'Instant runoff' voting debated
City commissioners decide to pass on the idea for now.

By Lisa Rab
Published March 10th 2005 in Sarasota Herald Tribune
The day after city leaders have learned they will have to spend $37,000 on a runoff election for the at-large City Commission race, they heard a pitch to eliminate runoffs altogether.

Advocates presented the commission with their version of what's called "instant runoff voting."

It's a ranking system that recalculates votes automatically if no candidate wins a majority of the votes in an election. Supporters say it saves money and increases voter participation.

But the debate over its benefits and flaws is anything but simple.

Following the advice of the Sarasota County Supervisor of Elections Kathy Dent, the commissioners decided they were not ready to start it here.

"My recommendation would be, let's wait and see," Dent told the commission. "I would not be comfortable taking on that responsibility."

Under the proposed system, everyone who casts a ballot ranks the candidates in order of preference.

If there is no majority winner among the first-choice candidates, the least-popular candidate is eliminated.

People who voted for that candidate have their second-choice votes counted, and those votes are added to the votes for the other candidates.

If there is still no majority winner, the process of elimination is repeated until one candidate gets a majority of the votes.

If the process had been in applied ot Tuesday's election, the 2.3 percent of voters who supported John Fulton could have hedged their bets by ranking someone they think is more likely to win as their second choice.

It "gives the voter more power," said Anthony Lorenzo, a member of the Coalition for Instant Runoff Voting.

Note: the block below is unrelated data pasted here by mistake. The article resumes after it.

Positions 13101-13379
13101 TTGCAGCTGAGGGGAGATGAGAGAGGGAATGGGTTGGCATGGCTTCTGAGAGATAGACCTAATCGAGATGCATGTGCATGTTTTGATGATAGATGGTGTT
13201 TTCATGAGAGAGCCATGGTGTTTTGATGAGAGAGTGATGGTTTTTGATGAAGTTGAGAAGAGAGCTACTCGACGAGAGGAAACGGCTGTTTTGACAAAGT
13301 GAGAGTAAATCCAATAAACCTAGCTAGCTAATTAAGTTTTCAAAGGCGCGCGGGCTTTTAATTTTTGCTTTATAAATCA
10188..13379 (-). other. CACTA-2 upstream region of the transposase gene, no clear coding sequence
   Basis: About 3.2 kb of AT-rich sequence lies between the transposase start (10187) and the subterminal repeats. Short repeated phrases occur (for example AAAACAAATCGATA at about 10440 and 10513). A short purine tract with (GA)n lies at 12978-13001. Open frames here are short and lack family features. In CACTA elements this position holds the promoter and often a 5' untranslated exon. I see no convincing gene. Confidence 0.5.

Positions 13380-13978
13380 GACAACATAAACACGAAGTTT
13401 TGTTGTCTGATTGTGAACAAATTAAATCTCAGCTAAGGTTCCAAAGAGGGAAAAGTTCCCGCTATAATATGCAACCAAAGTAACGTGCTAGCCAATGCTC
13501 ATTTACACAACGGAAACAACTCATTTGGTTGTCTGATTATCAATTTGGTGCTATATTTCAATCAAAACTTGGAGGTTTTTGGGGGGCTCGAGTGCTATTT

He added that it also saves taxpayers and candidates money by eliminating the need for a second runoff election.

"I'm very much enthralled with this," said Commissioner Lou Anne Palmer, who is competing in next month's runoff. "I'd really like to see the state move on this."

But Vice Mayor Mary Anne Servian worried the ranking would be too complicated for voters to understand. She also was concerned that Sarasota would be a test site for the software needed to implement the system.

"I don't want to be a guinea pig," she said.

Dent said she could see the benefits of the system, particularly since
voter turnout for runoffs is traditionally low.

But she said it would be difficult to convince the state to certify the
instant-runoff software, which would have to be designed especially for

Without state permission, she would not administer an instant-runoff

The city began having runoff elections 10 years ago. The system requires City Commission candidates to win the support of a majority (50 percent plus one) of the voters.

In the at-large race for two open seats, each voter can vote for two people. But both candidates have to win support from a majority of the voters. If they don't, a runoff is required.

Since none of the seven candidates in Tuesday's race won a majority, a runoff will be held April 12.